Tien Tzuo, chief strategy officer, and Renny Monaghan, senior director of product management at salesforce.com, dropped in this morning to update us on their hosted solution for customer relationship management (CRM) and related applications. "We're seeing a lot of interest on Wall Street," Tzuo said. "Commissions have dropped, to zero in some cases, so many firms are shifting from a transaction focus to a relationship focus." Tzuo says the first wave of CRM implementations on Wall Street failed because the software was either too expensive and complex, like Siebel, or took the form of simple applications like ACT that were popular with individual relationship managers but offered too little in terms of security, backup and corporate control and support. Having salesforce.com run the application, including security and support, and deliver it to users' desktops (for $500 per person per month), provides a middle ground that he says Wall Street firms are gravitating toward.According to a recent survey of CIOs by management consultants McKinsey & Company, 61% of North American companies with sales over $1 billion plan to adopt one or more software-as-a-service (aka hosted) applications over the next year, a dramatic increase from the 38% who were planning to install such applications in 2005. Over the years, hosted software has been favored by small and mid-sized businesses that like the low up-front costs and quick deployment that the software delivery model provides. The downside for large enterprises has typically been the lack of ability to customize, upgrade and control the application that's inherent in having someone else host your software on their servers.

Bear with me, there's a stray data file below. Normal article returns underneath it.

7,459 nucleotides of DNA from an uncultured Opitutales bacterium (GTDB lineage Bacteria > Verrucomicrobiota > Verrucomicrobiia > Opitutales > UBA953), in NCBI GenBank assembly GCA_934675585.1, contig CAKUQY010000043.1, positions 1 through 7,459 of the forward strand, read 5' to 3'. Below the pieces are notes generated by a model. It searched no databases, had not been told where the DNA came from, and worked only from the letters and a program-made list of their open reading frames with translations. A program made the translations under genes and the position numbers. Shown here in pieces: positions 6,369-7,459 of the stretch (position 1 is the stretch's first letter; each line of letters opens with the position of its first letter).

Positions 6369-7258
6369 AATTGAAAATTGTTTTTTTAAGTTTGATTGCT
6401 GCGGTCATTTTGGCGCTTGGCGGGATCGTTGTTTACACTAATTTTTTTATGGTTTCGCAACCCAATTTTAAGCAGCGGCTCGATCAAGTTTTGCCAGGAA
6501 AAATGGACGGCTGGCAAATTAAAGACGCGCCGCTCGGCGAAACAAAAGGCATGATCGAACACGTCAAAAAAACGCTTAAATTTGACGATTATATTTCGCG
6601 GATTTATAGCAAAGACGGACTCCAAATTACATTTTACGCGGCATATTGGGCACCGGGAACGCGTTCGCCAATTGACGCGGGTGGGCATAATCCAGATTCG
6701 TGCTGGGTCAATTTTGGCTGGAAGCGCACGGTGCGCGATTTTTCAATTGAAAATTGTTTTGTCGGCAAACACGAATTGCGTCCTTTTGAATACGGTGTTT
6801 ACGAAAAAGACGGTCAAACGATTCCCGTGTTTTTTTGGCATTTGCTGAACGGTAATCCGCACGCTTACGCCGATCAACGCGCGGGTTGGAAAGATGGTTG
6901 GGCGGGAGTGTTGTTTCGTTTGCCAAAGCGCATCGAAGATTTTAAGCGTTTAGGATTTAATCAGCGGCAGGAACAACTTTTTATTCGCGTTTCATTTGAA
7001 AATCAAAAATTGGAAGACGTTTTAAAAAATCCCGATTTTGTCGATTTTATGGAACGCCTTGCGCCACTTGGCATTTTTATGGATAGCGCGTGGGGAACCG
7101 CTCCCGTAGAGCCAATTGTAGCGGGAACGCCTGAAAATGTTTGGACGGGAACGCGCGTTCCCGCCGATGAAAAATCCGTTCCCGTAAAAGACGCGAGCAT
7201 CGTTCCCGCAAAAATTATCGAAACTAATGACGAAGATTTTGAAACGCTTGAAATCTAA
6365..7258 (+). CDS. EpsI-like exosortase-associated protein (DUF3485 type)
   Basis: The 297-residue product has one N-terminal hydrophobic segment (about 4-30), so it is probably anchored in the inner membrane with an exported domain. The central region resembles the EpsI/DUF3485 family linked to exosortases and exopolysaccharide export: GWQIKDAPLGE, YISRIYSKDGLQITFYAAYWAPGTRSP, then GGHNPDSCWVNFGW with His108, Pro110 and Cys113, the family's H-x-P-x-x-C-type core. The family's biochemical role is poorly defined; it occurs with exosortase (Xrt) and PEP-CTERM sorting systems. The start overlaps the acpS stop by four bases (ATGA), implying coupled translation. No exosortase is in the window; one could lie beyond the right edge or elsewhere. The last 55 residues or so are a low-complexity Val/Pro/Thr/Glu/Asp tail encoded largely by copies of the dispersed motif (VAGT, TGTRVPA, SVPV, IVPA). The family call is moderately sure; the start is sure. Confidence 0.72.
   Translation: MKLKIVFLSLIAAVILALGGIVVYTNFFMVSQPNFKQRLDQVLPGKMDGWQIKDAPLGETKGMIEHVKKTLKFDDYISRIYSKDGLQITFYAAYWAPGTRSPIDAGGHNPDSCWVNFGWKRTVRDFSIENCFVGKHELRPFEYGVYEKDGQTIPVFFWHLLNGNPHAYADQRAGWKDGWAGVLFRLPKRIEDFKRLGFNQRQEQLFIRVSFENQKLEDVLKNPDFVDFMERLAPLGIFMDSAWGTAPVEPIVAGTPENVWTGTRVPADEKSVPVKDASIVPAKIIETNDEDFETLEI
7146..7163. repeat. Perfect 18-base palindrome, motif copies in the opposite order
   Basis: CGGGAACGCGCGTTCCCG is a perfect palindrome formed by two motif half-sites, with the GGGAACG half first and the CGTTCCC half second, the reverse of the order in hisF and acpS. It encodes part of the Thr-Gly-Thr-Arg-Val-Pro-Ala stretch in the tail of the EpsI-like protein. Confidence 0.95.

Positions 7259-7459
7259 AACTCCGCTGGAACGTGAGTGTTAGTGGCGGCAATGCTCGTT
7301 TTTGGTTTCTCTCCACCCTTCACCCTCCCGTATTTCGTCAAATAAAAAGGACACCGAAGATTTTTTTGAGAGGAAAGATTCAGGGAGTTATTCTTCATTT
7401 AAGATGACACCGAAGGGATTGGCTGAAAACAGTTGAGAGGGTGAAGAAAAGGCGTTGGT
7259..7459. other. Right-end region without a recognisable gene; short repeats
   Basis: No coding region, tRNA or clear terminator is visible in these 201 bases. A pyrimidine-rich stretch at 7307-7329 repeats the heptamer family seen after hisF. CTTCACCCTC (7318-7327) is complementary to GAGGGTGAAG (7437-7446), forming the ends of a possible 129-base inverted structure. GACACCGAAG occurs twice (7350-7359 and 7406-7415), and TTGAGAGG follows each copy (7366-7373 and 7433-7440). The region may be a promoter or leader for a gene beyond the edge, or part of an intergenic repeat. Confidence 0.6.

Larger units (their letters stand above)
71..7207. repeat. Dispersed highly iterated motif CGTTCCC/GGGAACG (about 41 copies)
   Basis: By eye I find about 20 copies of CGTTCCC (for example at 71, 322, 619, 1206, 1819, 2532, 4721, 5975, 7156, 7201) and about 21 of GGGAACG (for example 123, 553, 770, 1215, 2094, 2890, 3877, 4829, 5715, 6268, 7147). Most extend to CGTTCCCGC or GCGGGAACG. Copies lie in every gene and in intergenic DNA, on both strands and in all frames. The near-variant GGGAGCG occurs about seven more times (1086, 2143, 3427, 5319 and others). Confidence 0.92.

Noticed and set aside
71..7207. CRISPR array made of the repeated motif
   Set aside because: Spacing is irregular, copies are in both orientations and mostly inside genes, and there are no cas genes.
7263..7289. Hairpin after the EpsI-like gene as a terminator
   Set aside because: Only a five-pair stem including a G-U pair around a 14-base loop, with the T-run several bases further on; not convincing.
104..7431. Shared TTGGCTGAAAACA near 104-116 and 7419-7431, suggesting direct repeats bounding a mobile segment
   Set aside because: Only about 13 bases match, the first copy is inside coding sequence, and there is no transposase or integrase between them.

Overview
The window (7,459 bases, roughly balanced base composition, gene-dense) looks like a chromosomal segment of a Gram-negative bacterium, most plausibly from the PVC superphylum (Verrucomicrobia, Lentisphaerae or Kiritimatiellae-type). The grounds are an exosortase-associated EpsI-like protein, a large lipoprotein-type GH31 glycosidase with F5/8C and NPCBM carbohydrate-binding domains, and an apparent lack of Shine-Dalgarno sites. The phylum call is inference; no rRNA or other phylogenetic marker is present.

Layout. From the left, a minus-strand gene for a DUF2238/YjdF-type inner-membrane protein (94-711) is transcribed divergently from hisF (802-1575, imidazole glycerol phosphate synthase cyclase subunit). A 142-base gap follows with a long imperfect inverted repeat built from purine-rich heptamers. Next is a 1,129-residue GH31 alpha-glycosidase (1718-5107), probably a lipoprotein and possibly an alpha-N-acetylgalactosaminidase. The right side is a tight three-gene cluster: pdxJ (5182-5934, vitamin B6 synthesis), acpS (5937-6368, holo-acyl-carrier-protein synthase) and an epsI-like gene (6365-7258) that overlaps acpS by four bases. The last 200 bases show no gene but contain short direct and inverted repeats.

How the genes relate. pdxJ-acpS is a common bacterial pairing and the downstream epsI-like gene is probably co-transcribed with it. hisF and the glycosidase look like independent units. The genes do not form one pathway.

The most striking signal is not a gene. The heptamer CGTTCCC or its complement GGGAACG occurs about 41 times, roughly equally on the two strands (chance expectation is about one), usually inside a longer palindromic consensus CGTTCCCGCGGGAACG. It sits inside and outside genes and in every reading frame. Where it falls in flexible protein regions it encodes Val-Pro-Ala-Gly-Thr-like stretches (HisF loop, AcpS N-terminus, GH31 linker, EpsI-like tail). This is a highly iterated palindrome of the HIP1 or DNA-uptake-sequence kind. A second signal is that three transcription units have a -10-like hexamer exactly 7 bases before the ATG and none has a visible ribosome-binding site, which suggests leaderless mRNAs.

A month ago, salesesforce.com introduced a Wealth Management edition of its CRM application that it co-developed with Merrill Lynch (by spending time with the firm's financial advisor teams, watching them work and interviewing them about their needs). E-trade, Ameritrade, and Morgan Stanley have already begun using the hosted Wealth Management solution, although it won't become generally available until Q3. A quick demo of the software showed that it provides basic information about customer holdings, past transactions, and portfolio metrics. It lets wealth and asset managers create "action plans" (e.g. contact a customer 20 times a year) and generates alerts when the time has come to execute an action point in the plan (e.g. take the client out to play golf). Merrill Lynch uses the program in a "mashup" with Thompson Financial whereby users can drill down into specific customer holdings and see the latest financial information on companies, prices and markets. Also available is an integration with Cisco's voice over IP, whereby the user can click on a client's phone number to automatically dial it. Another "mashup" salesforce.com offers with the Wealth Management edition is with a Dow Jones news service whereby news from 50 newspapers is filtered according to customers' holdings and preferences, and asset/wealth managers receive recommendations of specific articles that they should forward to a client because they might be of interest - providing a timely, relevant reason to contact the client.
Tomorrow, Finetix, a financial services IT consulting firm, will announce the launch of Finetix Investor Relationship Management for asset managers and wealth managers on salesforce.com's AppExchange. (AppExchange is basically a web-based directory of applications that other software vendors and developers have written that work with salesforce.com's software. There are currently 500 downloadable applications available at the site; two dozen of them are specific to the financial services industry.) The Finetix application provides analytics that ensure that financial advisors are spending the right amount of time with the right clients and prospects, it provides relationship manager key performance indicators and offers customer segmentation tools across financial products.